Respecting public office
EDITOR: Supervisor Efren Carrillo's supporters are right that he is entitled to due process. But ask yourself: Did the police lie in their report after they arrested Carrillo? Did he check himself into rehab the day after his arrest because he was innocent? Were the police in San Diego lying in their report following Carrillo's arrest for brawling while drunk?
Whether he beats the charges is irrelevant to me as a voter. Is it too much to ask for an elected official who obeys the law? Is it too much to ask for an elected official who does not engage in brawls? Is it too much to ask for an elected official who doesn't walk the streets in his underwear at night? Is it too much to ask for an elected official who doesn't destroy someone else's private property? Is it too much to ask for an elected official who doesn't party and drink past the point of excess?
In a word, no.
If Carrillo's arrests were prior to him being elected, would you have voted for him? Of course not. It's time to move on. Certainly there are other qualified people out there who will respect public office.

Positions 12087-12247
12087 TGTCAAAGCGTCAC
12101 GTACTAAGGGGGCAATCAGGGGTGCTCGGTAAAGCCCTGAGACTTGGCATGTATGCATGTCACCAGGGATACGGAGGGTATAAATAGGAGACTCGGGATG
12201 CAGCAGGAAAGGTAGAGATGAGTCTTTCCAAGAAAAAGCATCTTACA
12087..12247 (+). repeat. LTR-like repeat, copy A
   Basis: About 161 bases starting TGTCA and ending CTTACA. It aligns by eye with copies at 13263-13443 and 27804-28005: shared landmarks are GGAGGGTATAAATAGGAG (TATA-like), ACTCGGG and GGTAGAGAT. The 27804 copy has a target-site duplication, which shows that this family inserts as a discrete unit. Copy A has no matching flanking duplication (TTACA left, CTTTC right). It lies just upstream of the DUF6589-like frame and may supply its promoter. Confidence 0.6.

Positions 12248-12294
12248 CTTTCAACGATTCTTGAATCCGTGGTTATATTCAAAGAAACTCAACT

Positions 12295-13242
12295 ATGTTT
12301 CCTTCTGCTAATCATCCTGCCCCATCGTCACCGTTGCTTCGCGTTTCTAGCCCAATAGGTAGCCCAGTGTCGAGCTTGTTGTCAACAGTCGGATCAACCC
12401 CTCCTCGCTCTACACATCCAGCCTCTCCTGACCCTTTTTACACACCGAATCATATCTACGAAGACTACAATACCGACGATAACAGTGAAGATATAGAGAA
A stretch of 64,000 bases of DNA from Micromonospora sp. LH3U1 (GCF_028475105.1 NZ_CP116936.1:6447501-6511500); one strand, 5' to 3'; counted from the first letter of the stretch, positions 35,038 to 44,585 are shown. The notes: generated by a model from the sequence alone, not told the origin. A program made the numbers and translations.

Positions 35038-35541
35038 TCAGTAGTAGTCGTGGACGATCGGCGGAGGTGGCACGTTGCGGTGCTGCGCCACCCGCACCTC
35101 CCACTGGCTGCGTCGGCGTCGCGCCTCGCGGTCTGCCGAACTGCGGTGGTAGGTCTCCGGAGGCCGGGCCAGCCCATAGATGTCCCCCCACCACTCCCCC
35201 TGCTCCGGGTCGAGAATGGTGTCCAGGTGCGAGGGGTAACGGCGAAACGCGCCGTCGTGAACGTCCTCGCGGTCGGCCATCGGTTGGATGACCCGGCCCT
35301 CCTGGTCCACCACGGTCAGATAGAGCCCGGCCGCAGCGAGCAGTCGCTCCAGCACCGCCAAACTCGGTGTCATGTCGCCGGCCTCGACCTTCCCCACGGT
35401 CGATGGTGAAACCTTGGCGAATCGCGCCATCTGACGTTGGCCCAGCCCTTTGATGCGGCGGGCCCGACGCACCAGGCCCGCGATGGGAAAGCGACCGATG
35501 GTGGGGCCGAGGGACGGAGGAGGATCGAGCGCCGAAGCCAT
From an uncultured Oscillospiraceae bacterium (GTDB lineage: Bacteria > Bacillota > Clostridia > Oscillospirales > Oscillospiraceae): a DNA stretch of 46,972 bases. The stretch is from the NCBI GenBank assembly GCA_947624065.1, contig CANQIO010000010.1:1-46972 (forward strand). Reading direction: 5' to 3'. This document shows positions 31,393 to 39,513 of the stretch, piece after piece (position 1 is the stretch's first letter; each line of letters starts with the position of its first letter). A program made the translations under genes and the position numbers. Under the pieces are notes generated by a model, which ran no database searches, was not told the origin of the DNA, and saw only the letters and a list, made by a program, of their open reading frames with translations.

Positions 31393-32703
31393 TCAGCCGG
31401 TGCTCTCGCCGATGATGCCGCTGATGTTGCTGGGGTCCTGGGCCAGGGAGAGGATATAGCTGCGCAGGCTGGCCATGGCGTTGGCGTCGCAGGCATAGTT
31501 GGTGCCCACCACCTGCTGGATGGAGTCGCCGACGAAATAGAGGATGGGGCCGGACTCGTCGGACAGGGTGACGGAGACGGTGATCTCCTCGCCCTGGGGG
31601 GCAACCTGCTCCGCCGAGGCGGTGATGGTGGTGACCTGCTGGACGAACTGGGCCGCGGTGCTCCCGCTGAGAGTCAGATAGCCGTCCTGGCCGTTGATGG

SR's rent-free rentals
EDITOR: The city of Santa Rosa owns several homes for which it is collecting nominal or no rent (“SR reveals another no-rent property,” Aug. 23). Veterans with payment vouchers are unable to find rentals (“Vets' housing plight,” Aug. 25). Has it not occurred to anyone that two or more vets could move into those houses, solving the housing problem for at least some of them? And the city could collect rents, which, though not a large amount of money, is better than what it is currently getting. Taxpayers are subsidizing the tenants in the city-owned houses. I would much prefer that my tax monies go to support someone who has done something for our country rather than those currently in residence who have not.